'Letters from Iwo Jima' can best be described as a companion piece to director Clint Eastwood?s 'Flags of our Fathers'. This however doesn?t mean the film can't be seen on its own: it has its own set of characters and storyline, and it isn?t a continuation or sequel or anything.
Whereas 'Flags' told the story of the WWII battle of Iwo Jima from the Americans? side, 'Letters' simply tells the tale of the battle from the perspective of their Japanese opponents.
The film focuses on several characters, most prominently amongst them the general who commanded the Japanese forces in the face of insurmountable odds, and a young conscripted soldier who isn?t having any of this ?dying for the Emperor? stuff. He simply wants to be home with his wife and newborn baby daughter.
Chances are most audience members would identify most with the young soldier. The Imperial Japanese army circa WWII was (in)famous for its discipline, brutality and self-sacrifice. They would literally fight to the last man, which explains why out of 22 000 Japanese soldiers defending Iwo Jima only slightly more than a thousand would actually survive.
One particularly harrowing scene has a platoon of Japanese soldiers committing suicide with hand grenades instead of retreating. In our post-9/11 age of suicide bombers this scene strikes a particular chord as this is a degree of fanaticism that is wholly alien to most Westerners.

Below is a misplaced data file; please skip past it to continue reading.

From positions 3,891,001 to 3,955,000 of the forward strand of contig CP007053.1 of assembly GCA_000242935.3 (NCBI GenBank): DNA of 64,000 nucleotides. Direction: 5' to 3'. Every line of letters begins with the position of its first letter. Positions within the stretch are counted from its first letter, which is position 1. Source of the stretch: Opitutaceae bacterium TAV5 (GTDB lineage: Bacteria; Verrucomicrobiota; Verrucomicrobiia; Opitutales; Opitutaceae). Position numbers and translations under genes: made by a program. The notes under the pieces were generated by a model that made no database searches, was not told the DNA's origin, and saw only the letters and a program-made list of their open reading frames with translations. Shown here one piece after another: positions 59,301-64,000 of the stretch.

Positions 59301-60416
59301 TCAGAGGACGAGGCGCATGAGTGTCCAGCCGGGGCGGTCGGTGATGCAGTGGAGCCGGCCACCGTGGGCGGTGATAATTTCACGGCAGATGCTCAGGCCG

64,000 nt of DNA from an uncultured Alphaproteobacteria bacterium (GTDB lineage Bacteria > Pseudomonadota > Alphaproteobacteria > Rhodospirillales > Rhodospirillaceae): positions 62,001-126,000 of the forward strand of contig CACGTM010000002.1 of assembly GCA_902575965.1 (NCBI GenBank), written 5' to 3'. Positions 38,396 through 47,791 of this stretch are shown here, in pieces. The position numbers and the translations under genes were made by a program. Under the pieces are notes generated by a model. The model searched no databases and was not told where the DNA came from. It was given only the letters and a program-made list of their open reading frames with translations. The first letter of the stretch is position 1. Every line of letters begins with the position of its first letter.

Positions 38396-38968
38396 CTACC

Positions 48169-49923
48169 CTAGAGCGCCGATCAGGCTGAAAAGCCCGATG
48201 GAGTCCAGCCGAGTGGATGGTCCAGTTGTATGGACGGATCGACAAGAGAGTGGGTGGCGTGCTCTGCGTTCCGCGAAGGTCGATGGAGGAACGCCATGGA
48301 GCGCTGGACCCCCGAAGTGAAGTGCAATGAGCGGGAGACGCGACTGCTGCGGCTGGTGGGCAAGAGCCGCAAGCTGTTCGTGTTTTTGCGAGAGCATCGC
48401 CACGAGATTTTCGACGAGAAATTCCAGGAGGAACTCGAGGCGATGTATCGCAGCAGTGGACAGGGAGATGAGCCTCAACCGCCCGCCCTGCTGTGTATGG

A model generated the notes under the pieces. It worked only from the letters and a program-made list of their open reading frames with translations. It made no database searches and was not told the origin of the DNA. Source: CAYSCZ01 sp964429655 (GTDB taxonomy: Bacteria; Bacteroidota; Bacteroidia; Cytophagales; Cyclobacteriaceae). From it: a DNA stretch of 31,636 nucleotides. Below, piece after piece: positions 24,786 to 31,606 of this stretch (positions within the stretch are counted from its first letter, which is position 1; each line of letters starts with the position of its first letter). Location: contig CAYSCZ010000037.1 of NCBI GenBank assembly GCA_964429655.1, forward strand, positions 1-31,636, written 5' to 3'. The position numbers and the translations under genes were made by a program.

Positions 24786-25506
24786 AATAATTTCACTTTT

'Letters from Iwo Jima' would, however, have more meaning for viewers who have seen and enjoyed 'Flags of Our Fathers'. To a certain degree 'Letters' is a better film. Its narrative structure is more straightforward and has none of the confusing flashback scenes of 'Flags'. The Japanese soldiers prepare for the attack; the Americans first bomb the island and then land in their thousands while the Japanese soldiers are holed up in an intricate network of tunnels and caves.
Be sure to have your subtitles set to English, unless your Japanese is better than ours of course. Practically all the film?s dialogue is in Japanese. Ironically a Japanese American woman who couldn?t speak a word of Japanese wrote the screenplay ? in English! When she had finished it, it was then translated into Japanese, and the film was consequently filmed in the language. (This must have presented quite a challenge to director Clint Eastwood who can?t speak a word of Japanese either!) For some reason the DVD isn?t set to English subtitles automatically.
Extras: A half-hour-long ?making of? feature which supplies little if any info on the historical battle ? for that you have to view the second disc of the 'Flags of our Fathers'. It does however provide some interesting info on the making of the film, such as those language issues.